Opinion writer

A few years ago, personal finance writer Ester Bloom, faced with a four-figure health-insurance deductible and a narrow network of doctors to choose from, attempted to price out how much giving birth to her younger child would cost her. It turned out to be an all but impossible task.

I thought about Bloom on Wednesday, when reviewing a Twitter dispute between Bernie Sanders and former Trump administration official Nikki Haley over the high cost of giving birth in the United States. The argument originated earlier this month, when Sanders tweeted, “In the United States it costs, on average, $12,000 to have a baby. In Finland it costs $60. We’ve got to end the disgrace of our profit-driven health care system and pass Medicare for all.” Haley didn’t respond until Wednesday, when she suddenly replied, “Alright @BernieSanders, you’re not the woman having the baby so I wouldn’t be out there talking about skimping on a woman when it comes to childbirth. Trust me! Nice try though.” She added, “Health care costs are too high that is true but comparing us to Finland is ridiculous. Ask them how their health care is. You won’t like their answer.”

Au contraire. I’m a woman, and I know what country I would rather give birth in, and, no, it’s not the United States. All that money Americans spend isn’t buying us much at all. If Finland’s health-care system is what we get for “skimping” on women, sign me up.

Finland beats the United States when it comes to childbirth on almost every measure. Its maternal death rate is among the lowest in the world, while the United States, at 14 deaths per 100,000 live births, ranks a lowly 46th, firmly in the lowest tier of developed countries. Our infant mortality rate is triple that of Finland. Almost one-third of babies in the United States are delivered by Caesarean section vs. 1 in 6 in Finland. Conditions in even top-notch U.S. teaching hospitals can be challenged, with women laboring in hallways and waiting rooms because there are no rooms available for them.

Americans pay lots of money for these dismal results. Yes, most people are not responsible for the $12,000 average bill for a typical vaginal birth. (A C-section runs just under $17,000.) But we are still usually out a four-figure sum. More than half of all those with employer-based insurance plans have a deductible of more than $1,000, so families find themselves on the hook for hefty chunk of that money. The average out-of-pocket cost to a mom from the beginning to the end of a pregnancy is just over $1,600 for a vaginal birth and almost $2,000 for a C-section.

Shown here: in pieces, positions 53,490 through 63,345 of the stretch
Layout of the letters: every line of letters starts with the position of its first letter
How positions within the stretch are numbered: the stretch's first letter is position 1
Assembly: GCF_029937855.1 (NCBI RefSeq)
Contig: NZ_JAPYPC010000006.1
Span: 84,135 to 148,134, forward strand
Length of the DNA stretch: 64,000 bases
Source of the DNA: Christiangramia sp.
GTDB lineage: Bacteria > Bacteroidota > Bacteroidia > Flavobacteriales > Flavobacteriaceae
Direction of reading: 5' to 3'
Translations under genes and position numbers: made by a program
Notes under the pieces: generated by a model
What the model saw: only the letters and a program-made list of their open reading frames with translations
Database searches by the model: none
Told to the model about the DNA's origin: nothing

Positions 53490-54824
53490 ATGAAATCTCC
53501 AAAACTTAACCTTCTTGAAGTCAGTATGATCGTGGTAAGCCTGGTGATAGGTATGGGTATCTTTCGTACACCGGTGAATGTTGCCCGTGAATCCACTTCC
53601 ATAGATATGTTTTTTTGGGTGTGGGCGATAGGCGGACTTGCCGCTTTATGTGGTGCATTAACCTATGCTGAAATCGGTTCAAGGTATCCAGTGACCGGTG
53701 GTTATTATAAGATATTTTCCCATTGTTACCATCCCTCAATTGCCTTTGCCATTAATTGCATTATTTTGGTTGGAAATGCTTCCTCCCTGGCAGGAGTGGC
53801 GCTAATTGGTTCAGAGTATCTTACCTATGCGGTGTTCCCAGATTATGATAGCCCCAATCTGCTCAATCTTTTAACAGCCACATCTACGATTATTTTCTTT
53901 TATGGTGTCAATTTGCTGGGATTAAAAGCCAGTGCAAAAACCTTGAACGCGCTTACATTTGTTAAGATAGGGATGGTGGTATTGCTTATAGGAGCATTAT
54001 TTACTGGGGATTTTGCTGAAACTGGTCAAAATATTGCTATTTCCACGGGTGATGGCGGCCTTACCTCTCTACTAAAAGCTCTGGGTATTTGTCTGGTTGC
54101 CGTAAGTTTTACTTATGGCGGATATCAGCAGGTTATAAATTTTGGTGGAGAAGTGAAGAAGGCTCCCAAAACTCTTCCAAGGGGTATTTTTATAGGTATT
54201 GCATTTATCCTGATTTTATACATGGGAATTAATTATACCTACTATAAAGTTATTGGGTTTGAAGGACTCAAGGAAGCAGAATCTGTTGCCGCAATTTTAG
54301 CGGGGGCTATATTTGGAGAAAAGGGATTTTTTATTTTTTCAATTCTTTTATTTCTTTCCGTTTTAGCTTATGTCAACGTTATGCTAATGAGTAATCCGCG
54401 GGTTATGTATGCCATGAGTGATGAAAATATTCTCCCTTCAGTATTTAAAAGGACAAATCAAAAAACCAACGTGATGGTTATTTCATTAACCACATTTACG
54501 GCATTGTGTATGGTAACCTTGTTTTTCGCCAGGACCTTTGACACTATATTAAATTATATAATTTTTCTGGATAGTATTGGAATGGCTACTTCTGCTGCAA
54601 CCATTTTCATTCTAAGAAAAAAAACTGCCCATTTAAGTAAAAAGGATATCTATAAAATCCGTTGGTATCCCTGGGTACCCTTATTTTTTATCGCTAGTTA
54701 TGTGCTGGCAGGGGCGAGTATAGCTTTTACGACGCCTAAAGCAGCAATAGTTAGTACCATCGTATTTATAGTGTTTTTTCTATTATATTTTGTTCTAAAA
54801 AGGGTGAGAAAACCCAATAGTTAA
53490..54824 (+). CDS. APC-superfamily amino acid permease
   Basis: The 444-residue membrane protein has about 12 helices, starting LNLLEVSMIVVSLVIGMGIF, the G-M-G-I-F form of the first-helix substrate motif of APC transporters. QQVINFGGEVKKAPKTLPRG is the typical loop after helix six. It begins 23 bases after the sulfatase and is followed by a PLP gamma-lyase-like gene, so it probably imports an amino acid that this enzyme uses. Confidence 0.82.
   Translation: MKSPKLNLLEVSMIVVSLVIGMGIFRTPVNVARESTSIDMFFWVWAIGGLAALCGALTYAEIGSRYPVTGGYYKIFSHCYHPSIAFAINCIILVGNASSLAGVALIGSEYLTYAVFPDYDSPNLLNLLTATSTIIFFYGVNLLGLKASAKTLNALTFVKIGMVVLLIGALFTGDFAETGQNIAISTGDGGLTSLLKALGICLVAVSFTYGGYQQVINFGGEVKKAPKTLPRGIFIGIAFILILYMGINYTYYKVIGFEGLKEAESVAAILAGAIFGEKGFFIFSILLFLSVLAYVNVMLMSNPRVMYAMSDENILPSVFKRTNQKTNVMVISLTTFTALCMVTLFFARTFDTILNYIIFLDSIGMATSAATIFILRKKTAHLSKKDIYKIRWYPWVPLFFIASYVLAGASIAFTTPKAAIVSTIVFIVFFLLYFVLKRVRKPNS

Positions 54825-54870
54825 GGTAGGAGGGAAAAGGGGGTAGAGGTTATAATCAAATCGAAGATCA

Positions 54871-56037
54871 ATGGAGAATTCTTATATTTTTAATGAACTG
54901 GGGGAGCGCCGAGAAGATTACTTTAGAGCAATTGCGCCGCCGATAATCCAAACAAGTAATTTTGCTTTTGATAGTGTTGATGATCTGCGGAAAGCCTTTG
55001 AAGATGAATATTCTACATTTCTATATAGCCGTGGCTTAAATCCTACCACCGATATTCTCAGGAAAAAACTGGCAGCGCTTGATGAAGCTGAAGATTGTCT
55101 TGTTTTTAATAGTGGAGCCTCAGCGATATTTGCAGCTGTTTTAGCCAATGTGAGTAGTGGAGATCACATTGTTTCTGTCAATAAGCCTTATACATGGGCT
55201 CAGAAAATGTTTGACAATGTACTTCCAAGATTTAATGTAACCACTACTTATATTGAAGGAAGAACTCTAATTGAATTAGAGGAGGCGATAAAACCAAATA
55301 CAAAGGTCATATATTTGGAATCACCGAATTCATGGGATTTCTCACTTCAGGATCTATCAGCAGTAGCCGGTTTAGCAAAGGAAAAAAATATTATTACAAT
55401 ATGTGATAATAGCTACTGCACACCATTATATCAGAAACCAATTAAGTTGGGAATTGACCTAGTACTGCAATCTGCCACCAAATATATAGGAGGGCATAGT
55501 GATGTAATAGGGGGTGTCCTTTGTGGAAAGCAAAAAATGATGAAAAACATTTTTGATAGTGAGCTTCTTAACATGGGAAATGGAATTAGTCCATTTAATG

As a result, posts on how to save money on giving birth are something of a personal-finance website staple, though the advice is usually limited to the useful information such as reminders that forgoing the epidural can save a new mom more than a thousand dollars and helpful reminders that “you’ll need to study your plan in-depth to understand your out-of-pocket costs.” I’ve had two children, and I assure you parsing my health-insurance policy is just about the last thing I wanted to do while experiencing morning sickness or chasing after a toddler while eight-months pregnant. (I also don’t recommend forgoing the epidural — I attempted that too.)

That’s not to say Finland’s heath-care system is problem-free. A comprehensive health-care reform undertaken to cut costs as the population ages is causing no small amount of political controversy. But most Finns remain happy with their system. And why wouldn’t they? There’s no question that Finland gets better results for much less money spent. The day before Sanders’s tweet, a “CBS This Morning” segment on the subject found it cost a mother less than $60 to have a baby in Finland, so long as she is covered by the country’s health-care system. No one is billed separately for a minimum number of ultrasounds or doctor visits. And did I mention the free baby sleep box with a mattress the Finnish government tosses in, which also includes clothes, toys, bath towels, mittens and a snowsuit?

All of this is separate from the fact that the United States does not mandate paid family leave for new parents; 25 percent of mothers of newborns are back on the job within two weeks. The cost of child care exceeds the cost of sending a child to a public university in a majority of states. In Finland, on the other hand, new mothers receive about 16 weeks off from work, while dads are granted about two months. Child care is subsidized too. Little wonder that a survey released Wednesday found Finland is the world’s happiest country. They value the health and welfare of their citizens. The United States? Not so much.

Read more:

Katrina vanden Heuvel: Let’s fight for universal child care

Meghan Kruger: Good day care is hard to find. Elizabeth Warren’s plan might make it harder.

Katy B. Kozhimannil and Austin Frakt: Rural America’s disappearing maternity care

Elizabeth Bruenig: The United States could have Nordic-style welfare programs, too